Kindle Fire vs iPad
Before today, if you were in the market for a tablet, the decision was easy. You probably wanted a tablet with a decent app selection, fast performance, intuitive interface, something that could be productive, and had an ecosystem (music, movies, tv shows) to back it up. The only tablet that could meet all those requirements was the iPad. I say “was” because today, Amazon, the largest online store, released its first tablet. And though it’s pretty awesome, it’s not for everyone.
The Kindle Fire, that’s what Amazon is calling this tablet “computer,” and it was announced today with a fleet of other Kindles, like the $99 Kindle Touch, which is another awesome product that we don’t have time to get into here. So what’s so special about the Kindle Fire? Well, it has all the basic functions of a tablet, plays all kinds of media, has a great web browser (and very unique one at that), can play games and of course, read e-books. The real differentiator is that it is backed with Amazon’s ridiculous online store, which is full of music, movies, tv shows, apps and more.
One of the things that made the iPhone, iPad and iPod so popular was the iTunes Store. You could get almost any song, movie or tv show you wanted at the click of a “Buy Now.” No other company was able to offer this in a portable device. Google’s music and movie services are lackluster at best, and hardware partners like Samsung, HTC and Motorola have no such thing. But Amazon is the one competitor that has all of that and more. And it’s all tied into the Kindle Fire.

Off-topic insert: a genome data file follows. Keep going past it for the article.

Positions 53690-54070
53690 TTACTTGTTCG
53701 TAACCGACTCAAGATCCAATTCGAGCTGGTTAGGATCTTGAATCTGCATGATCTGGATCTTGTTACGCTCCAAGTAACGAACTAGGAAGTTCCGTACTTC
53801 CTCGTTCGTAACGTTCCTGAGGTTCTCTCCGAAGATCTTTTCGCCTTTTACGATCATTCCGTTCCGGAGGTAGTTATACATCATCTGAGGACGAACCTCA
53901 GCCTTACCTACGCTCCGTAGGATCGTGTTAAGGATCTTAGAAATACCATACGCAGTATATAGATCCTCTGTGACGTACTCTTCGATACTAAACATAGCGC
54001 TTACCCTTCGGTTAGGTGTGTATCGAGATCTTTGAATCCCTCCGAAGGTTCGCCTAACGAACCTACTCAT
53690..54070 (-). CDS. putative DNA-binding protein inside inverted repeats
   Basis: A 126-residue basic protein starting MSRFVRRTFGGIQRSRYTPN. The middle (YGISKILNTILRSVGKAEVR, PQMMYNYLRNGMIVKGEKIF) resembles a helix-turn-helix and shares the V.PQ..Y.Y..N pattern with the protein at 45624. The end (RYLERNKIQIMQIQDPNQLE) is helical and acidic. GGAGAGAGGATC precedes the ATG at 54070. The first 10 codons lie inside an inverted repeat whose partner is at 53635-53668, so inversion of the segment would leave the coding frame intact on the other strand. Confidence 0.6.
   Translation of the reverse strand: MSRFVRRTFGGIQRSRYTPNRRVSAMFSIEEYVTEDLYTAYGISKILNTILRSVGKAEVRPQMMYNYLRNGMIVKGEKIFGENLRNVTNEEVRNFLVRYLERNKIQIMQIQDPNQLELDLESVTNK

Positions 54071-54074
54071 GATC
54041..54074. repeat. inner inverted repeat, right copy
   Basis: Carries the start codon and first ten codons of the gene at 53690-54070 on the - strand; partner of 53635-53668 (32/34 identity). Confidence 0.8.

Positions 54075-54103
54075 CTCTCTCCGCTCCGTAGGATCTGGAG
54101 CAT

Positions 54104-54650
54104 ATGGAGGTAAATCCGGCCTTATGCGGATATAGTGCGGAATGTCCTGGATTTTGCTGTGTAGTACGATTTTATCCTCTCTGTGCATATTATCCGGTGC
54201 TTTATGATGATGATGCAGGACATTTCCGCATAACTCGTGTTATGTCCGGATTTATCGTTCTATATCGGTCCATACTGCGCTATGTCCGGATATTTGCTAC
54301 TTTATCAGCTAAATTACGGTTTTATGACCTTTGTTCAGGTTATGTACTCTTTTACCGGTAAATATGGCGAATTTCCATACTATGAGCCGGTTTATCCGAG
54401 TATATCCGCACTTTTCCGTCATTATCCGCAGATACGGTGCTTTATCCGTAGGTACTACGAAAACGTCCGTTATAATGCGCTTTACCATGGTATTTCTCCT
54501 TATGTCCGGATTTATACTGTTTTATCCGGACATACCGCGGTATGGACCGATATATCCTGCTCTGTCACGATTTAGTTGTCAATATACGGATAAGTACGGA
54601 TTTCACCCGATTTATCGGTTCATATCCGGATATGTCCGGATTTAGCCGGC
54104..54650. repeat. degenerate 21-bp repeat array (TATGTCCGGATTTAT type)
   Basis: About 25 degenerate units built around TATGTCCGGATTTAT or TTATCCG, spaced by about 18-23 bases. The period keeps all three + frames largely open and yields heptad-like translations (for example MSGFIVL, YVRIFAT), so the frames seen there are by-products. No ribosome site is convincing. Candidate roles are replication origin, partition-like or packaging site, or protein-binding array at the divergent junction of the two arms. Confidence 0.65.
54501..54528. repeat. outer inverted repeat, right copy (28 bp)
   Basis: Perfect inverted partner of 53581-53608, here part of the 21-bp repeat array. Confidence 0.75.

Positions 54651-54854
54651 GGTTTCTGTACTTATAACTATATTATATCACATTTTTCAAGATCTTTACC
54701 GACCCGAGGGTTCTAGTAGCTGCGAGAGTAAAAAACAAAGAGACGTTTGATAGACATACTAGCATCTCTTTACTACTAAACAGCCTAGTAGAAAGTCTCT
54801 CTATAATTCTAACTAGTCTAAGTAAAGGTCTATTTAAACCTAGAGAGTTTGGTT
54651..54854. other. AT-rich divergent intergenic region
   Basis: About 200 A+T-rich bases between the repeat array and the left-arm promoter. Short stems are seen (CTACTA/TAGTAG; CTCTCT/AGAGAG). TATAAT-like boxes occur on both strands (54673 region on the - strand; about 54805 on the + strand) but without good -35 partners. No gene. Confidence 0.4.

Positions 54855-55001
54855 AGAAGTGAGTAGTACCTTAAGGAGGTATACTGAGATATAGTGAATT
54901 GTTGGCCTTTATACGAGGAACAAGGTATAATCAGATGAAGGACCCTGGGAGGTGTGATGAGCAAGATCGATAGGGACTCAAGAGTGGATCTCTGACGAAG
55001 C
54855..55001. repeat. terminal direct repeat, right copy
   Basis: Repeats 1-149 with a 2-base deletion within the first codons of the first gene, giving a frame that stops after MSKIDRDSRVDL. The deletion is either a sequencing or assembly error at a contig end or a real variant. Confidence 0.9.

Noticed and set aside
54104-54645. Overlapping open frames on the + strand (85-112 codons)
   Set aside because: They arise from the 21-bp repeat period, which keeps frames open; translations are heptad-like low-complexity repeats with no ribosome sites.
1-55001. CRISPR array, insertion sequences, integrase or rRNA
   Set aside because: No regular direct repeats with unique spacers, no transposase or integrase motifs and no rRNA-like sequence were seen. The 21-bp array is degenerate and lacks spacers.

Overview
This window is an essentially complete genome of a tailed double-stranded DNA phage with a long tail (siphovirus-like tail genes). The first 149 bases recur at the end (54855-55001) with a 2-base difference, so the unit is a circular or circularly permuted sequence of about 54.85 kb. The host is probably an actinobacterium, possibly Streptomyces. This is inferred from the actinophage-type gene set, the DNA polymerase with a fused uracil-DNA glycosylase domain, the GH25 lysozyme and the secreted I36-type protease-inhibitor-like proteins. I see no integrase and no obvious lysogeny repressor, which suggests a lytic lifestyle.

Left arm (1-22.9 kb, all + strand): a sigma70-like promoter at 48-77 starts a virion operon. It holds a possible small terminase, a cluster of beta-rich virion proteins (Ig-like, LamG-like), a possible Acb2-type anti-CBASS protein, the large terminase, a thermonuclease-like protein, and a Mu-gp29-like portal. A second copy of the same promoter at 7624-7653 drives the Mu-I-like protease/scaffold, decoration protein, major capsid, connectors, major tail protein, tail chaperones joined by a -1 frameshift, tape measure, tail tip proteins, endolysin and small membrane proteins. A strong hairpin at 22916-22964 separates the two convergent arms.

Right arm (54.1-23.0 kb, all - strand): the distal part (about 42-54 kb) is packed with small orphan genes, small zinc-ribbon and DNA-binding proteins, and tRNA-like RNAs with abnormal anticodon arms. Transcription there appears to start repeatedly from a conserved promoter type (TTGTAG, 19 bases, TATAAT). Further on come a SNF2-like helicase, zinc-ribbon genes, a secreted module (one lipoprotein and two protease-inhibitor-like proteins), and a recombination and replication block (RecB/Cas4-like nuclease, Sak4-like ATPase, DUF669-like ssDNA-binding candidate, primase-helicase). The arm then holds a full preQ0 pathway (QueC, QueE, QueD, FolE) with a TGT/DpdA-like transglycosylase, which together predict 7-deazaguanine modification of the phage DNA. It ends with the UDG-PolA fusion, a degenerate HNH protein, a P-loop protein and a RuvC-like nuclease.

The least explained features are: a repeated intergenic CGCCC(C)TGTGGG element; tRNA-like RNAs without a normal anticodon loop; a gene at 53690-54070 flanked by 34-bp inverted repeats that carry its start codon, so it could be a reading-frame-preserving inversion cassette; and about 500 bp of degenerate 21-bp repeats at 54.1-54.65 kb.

You can stream or download music, movies and tv shows, and what you’ve already purchased is always available to re-download or stream to the tablet. Amazon also has the largest selection of eBooks, period. So that makes the Fire the ultimate media-consumption tablet. And the best part? It’s only $199. That’s right, $199. This immediately makes it the best value in the tablet world. So if you wanted an iPad, isn’t this the ideal alternative? Almost.
While the Kindle Fire can do most, if not all of the media and eBook “stuff” the iPad can, it’s missing one key feature: productivity. The analogy has been floating around today, that if desktop and laptop computers were “trucks” (made for heavy lifting like video production and graphic design), than the iPad was a “car,” similarly capable but not as powerful. To take the analogy to the Kindle Fire, it’s basically a scooter. It will get you from point A to point B and entertain you the whole way, but that’s about it.
Not only is the app selection for the iPad unmatched, the quality and power of these apps make the iPad a possible laptop replacement device. Especially with iOS 5, set to release in the coming weeks, you will no longer need a computer or iTunes to manage the device. And with apps like Garageband, iMovie, Photoshop, Pages, Numbers and Keynote (basically Office for iPad), the iPad can get a whole lot done. I have come to use my iPad in several “productive” ways, from taking notes in meetings in Pages, to making presentations with Keynote, to rehearsing my choir with digital sheet music (something that would be difficult on a 7” screen).
That being said, if you wanted a tablet just for fun, the Kindle Fire is perfect. If you wanted something that could replace your laptop and you could actually create and produce with, you still want the iPad. And if you’ve played with an iPad or iPhone, and think the Kindle Fire is just a $199 version that you’d be just as happy with, you’d be mistaken.
All that being said…I want one.